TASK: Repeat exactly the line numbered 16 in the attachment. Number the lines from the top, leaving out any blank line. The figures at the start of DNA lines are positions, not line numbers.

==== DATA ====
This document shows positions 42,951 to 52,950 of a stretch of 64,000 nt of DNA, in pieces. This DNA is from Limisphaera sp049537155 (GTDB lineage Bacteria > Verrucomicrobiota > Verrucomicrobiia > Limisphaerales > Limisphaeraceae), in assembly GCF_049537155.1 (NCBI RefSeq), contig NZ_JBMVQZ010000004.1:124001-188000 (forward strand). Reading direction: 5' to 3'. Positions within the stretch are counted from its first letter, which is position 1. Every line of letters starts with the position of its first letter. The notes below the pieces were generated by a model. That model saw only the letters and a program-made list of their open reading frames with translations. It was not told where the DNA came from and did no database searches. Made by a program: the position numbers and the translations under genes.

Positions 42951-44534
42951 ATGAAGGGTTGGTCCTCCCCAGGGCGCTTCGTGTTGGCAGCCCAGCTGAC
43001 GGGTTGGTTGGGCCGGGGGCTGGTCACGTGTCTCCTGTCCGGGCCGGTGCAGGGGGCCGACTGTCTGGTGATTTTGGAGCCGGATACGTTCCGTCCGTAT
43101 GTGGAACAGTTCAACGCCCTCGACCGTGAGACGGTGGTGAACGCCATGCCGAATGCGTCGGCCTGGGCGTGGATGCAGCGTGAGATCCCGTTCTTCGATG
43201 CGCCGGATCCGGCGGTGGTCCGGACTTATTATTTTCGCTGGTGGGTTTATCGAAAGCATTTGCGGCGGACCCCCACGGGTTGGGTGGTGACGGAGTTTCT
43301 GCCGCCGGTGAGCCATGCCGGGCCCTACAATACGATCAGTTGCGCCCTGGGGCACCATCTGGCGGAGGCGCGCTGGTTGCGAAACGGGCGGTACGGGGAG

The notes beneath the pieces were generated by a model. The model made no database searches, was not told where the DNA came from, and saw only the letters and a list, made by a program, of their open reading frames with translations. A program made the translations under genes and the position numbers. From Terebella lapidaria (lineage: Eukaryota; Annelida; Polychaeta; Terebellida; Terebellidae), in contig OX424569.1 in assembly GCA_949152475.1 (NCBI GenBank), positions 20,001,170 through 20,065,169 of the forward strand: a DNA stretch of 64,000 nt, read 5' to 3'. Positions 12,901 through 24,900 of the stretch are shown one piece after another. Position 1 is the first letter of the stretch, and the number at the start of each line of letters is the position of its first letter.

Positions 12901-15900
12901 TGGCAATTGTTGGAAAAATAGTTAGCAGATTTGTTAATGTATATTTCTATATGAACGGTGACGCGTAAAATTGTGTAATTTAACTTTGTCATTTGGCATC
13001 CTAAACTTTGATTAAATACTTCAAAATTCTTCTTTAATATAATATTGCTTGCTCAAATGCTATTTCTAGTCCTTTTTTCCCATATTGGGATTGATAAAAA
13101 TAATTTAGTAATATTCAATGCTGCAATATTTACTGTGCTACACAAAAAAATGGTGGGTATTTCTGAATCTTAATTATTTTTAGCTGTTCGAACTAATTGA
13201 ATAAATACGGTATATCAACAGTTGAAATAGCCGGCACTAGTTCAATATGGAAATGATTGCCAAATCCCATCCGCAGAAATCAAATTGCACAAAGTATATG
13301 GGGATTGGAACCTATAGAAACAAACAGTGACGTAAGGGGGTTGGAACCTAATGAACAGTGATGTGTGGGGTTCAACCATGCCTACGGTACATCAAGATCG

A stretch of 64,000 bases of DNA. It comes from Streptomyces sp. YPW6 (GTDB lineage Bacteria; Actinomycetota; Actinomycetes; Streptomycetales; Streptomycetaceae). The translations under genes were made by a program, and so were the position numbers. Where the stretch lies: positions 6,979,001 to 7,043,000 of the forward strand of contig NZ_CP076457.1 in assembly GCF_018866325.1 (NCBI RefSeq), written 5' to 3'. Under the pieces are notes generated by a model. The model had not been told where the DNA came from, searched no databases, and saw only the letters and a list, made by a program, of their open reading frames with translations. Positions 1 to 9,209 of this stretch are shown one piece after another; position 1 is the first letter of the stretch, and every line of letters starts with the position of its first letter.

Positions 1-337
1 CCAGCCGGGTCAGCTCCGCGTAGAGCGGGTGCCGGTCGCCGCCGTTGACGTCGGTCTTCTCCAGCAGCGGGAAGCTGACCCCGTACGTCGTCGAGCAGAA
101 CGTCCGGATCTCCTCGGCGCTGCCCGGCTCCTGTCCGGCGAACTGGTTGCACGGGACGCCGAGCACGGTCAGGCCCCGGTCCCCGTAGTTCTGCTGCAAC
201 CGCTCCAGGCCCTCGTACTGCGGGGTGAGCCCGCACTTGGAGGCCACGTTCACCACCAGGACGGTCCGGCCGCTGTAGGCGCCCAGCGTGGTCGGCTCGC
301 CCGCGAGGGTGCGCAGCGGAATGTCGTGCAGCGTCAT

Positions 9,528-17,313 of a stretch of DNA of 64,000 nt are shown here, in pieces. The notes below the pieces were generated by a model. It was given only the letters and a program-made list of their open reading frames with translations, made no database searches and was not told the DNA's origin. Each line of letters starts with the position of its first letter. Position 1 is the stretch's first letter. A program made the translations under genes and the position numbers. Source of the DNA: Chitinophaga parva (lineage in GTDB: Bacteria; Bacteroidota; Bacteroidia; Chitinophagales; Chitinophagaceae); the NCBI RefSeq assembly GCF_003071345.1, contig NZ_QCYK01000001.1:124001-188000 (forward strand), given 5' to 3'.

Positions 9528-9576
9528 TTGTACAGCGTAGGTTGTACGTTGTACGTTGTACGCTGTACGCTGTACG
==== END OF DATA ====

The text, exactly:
Positions 1-337